Japanese tradition of filling
ceramic fractures with gold lacquer.
Not an attempt at disguise:
the opposite. It smartens the faults,
makes them the most spectacular part
of a bowl or vase, like breaks are part
of whatever natural life it has. When
I was 20 I had two spinal fractures—
I picture them filled with gold. Bones
grow back, bowls do not, but still I like
to think of it: lacquer in the lumbar spine,
hidden beneath skin and muscle. I should
have been at least a paraplegic; people
called me, still call me, miraculous, but
no one seems to care how that word
struggles beneath the weight of a god.
I depend on MRI scans showing
the spine repair itself, reconnect.
by Annie Diamond
Annie Diamond is a Connecticut native living presently in Chicago. She earned her BA in English and creative writing from Barnard College. Her poems are forthcoming in The Laurel Review, The Indianapolis Review, Free State Review, and Juxtaprose, and have previously appeared in Rabid Oak, Dirty Paws Poetry Review, Misadventures, The Columbia Review, and other publications. She has been awarded fellowships by The MacDowell Colony, The Lighthouse Works, and Boston University, where she completed her MFA in 2017.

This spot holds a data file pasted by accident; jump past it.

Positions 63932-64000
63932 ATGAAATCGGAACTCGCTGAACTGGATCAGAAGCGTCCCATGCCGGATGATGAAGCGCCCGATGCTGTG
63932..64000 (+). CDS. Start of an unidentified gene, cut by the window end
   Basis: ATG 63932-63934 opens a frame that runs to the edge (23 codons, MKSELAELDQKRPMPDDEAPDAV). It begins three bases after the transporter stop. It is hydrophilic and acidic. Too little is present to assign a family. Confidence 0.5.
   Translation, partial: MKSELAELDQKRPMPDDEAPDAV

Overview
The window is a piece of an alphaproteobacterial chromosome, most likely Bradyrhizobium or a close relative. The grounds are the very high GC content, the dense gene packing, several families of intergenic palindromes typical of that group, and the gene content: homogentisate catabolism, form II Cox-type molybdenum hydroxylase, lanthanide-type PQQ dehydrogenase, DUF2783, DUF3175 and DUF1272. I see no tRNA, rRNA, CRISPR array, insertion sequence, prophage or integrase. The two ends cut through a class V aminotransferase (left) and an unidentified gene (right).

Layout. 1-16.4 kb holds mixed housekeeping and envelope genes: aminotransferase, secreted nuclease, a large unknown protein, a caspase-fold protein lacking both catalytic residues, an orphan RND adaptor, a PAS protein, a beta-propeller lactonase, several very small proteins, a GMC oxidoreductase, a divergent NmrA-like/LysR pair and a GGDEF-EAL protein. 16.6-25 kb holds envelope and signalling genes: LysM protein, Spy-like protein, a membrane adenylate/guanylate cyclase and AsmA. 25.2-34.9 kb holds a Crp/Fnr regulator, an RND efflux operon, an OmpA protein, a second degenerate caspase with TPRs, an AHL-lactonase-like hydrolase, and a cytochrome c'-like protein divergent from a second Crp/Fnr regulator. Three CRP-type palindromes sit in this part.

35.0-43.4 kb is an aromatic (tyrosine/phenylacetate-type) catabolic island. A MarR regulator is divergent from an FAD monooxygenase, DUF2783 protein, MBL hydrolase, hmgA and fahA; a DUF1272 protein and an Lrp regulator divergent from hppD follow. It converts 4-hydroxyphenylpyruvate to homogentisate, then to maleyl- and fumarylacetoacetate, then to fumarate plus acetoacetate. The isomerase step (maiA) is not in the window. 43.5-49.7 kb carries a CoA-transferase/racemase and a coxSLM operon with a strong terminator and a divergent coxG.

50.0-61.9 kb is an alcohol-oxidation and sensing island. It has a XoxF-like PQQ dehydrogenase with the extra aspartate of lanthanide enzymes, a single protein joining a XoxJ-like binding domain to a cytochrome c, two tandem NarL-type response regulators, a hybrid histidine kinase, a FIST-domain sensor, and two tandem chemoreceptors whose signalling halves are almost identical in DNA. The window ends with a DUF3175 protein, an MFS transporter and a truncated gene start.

Cagibi Issue 3
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